The musicians themselves haven't had the time to rest on their laurels. They were also transformed by the experience and couldn't wait to jump off the creative edge together again. With Forgotten Gods barely in stores last spring, the trio juggled European concert dates with recording sessions for a new Suspended Memories release. The schedule was grueling -- intensive, highly improvisatory performances alternating with all-night brainstorms in studios from Madrid to Northern Germany.
It was a far cry from the seclusion of Roach's Arizona-based studio where Forgotten Gods was recorded. There, the primal magic and serenity of the Sonoran desert nourished the group's initial, neo-ritualistic excursion. But in Europe, the gods were buried under thousands of years of architecture, etiquette, industry and complacency. Still, the trio managed to map out places in between and outside Old World decorum, finally blasting through the confines of time and space as they united cultures, instruments and musical styles with sounds that seemed to be seeping in from some parallel universe.
With its mammoth beats, ceremonial rhythms, wailing Mayan trumpets, growling didgeridoos, Mexican field recording fragments, alien tone colors and surrealistic electric guitar melodies, Earth Island conjures up swirling apparitions from the past and the future. For Roach, Reyes and Saiz, there were no boundaries, only waves of sound splashing against the big island we call earth, washing relics from some distant clan onto new shores, eroding the conventions of the present and carrying the remains out to sea.
-- Linda Kohanov
Already respected for his collaborations with musicians like Robert Rich, Michael Stearns, Kevin Braheny and Michael Shrieve, Steve Roach was primed to join forces with an international ensemble the caliber of Suspended Memories. He remains best known, however, for his work as an innovative solo artist with over a dozen such albums to his credit, including Now, Traveler, Empetus, Structures from Silence, Quiet Music (3 vols.), his classic double CDs Dreamtime Return and World's Edge, and his fall 1993 release Origins. In recent years, Roach's influence abroad has extended beyond his own concerts and recordings. Artists from Canada, Australia, Germany, France and Belgium have enlisted his services as a producer and guest artist, often traveling to Roach's Tucson-based recording studio The Time Room.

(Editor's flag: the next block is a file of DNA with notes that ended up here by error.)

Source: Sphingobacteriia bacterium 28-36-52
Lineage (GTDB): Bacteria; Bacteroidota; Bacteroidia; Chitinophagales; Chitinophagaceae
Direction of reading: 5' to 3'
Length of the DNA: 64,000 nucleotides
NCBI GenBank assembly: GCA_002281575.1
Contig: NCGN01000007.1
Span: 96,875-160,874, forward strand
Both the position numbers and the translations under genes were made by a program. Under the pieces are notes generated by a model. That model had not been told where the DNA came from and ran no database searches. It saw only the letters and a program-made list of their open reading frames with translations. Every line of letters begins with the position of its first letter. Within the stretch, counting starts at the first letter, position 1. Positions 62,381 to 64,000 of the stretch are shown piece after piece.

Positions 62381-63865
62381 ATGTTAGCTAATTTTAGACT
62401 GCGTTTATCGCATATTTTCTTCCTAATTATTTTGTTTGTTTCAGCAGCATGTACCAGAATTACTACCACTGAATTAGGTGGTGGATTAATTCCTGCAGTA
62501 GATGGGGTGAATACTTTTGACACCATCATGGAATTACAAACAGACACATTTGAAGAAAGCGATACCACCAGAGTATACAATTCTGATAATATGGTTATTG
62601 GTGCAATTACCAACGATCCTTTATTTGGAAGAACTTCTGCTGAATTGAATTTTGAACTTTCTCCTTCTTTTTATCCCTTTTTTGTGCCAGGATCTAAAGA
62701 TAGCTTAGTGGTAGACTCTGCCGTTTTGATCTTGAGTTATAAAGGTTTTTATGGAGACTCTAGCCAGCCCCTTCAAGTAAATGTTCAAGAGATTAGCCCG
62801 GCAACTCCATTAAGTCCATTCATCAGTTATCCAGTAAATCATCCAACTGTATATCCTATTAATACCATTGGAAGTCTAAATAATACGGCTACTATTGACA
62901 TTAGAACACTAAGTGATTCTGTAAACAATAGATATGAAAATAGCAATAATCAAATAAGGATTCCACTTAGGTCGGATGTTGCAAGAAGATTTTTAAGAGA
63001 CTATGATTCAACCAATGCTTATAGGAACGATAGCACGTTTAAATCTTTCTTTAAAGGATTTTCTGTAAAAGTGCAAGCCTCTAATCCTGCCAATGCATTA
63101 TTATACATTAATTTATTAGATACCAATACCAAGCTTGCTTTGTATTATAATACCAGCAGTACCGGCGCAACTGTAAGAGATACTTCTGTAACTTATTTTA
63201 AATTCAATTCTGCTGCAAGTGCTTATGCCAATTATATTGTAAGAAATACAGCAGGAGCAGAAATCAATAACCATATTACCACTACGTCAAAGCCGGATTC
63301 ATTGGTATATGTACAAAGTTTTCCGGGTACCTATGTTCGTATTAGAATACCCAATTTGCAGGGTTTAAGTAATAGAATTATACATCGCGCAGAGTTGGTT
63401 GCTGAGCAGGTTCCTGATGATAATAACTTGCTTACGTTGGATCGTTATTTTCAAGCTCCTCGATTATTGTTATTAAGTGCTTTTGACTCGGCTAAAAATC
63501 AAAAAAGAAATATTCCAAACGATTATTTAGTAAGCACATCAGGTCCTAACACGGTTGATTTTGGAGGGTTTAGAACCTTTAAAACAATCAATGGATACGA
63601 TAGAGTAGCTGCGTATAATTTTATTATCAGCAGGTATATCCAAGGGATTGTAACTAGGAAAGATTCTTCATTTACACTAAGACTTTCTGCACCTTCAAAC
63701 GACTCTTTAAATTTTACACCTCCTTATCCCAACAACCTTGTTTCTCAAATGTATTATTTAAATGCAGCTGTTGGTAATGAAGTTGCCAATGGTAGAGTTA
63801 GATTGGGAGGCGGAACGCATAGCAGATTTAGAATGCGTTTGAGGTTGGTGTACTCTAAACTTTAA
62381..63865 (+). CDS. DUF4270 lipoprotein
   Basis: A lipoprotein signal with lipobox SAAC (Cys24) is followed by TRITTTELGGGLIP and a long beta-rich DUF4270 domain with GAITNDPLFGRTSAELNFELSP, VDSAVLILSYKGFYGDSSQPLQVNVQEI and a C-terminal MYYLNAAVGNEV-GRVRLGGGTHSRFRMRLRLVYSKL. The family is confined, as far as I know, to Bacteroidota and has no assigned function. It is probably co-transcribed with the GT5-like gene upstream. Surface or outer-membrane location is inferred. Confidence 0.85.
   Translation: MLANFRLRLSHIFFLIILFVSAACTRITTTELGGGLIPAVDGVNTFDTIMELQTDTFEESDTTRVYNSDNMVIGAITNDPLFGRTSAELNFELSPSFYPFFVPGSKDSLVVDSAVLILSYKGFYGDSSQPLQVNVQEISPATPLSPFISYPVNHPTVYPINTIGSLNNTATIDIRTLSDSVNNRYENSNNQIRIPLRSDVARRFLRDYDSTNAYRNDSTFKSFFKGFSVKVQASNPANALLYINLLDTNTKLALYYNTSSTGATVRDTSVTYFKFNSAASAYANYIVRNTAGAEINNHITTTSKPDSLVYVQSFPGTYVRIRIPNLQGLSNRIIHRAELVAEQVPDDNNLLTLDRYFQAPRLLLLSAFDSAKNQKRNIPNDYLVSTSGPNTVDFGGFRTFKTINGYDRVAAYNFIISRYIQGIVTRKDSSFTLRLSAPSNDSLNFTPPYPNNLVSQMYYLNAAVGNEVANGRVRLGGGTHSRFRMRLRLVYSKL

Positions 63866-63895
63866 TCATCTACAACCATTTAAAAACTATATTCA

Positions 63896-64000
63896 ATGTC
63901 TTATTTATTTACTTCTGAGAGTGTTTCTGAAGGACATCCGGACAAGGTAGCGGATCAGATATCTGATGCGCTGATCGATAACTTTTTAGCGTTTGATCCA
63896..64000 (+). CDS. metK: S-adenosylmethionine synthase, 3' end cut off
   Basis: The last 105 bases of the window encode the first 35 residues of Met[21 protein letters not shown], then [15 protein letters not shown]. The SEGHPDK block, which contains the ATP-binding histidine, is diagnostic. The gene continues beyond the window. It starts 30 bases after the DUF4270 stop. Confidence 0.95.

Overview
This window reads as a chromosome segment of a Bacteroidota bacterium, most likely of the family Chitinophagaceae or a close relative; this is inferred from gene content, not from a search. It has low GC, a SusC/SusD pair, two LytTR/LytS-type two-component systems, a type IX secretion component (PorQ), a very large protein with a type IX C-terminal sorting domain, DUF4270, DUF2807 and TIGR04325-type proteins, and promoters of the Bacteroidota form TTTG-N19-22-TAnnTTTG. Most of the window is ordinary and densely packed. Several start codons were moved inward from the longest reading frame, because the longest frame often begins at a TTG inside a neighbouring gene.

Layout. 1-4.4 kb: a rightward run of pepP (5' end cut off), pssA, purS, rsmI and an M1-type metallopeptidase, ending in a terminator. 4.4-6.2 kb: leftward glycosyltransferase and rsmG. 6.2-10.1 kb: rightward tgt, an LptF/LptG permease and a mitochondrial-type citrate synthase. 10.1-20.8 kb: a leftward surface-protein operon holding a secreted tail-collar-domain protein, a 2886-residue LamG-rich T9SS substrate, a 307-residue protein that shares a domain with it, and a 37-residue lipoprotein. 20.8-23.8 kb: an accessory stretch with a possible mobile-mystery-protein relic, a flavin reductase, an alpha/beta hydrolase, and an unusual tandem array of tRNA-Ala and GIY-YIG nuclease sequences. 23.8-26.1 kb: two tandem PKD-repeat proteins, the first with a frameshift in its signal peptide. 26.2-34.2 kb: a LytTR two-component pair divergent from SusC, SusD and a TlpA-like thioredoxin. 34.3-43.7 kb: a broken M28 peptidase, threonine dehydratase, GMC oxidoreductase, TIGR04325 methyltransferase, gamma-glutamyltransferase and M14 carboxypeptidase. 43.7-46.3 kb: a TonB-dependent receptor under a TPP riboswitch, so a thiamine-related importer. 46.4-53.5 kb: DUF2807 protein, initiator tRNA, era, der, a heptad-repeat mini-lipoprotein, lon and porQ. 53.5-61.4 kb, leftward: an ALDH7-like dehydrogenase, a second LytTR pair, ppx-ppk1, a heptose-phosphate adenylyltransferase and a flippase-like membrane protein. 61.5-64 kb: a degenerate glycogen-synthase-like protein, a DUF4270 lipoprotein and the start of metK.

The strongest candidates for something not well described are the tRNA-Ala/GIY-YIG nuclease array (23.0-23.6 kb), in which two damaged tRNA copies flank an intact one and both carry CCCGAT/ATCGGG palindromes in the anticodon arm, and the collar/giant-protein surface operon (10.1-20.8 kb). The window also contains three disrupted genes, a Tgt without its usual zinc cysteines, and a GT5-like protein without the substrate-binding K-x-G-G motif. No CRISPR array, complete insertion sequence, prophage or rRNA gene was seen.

Though Jorge Reyes has studied classical flute, played in rock bands and explored the music of other cultures during travels through India and the Middle East, he is most profoundly influenced by his Mexican heritage. Ranging across his homeland, he continues to collect Pre-Columbian instruments, make field recordings of native Indian performers and immerse himself in the rituals from which the music emerged centuries ago. Reyes' own style is a neo-shamanic combination of the latest electronic innovations and the most ancient roots of ecstatic Mexican music making. Previous recordings include Bajo el Sol Jaguar, Comala, Nierika, and Cronica de Castas (with Suso Saiz). El Costumbre, his most recent project as a leader, was released on the Australian-based Extreme label.
In Spain, Suso Saiz is a sought-after producer and composer with projects spanning jazz, pop, world and avant-garde music. After studying guitar at the Madrid Conservatory of Music, he established himself as an iconoclast in the European new music scene by forming numerous experimental ensembles. His solo work has long explored multicultural trance rhythms and the psychology of ambience. Along the way, he developed a sophisticated, other-worldly approach to the electric guitar. Using highly personal techniques of sonic processing, Saiz's guitar work emphasizes texture, emotional potency and liquid manipulations of tone color. His most recent recordings include Simbolos, Mirrors of Pollution, Hypnotics, and Musica Esporadica (with Glen Velez).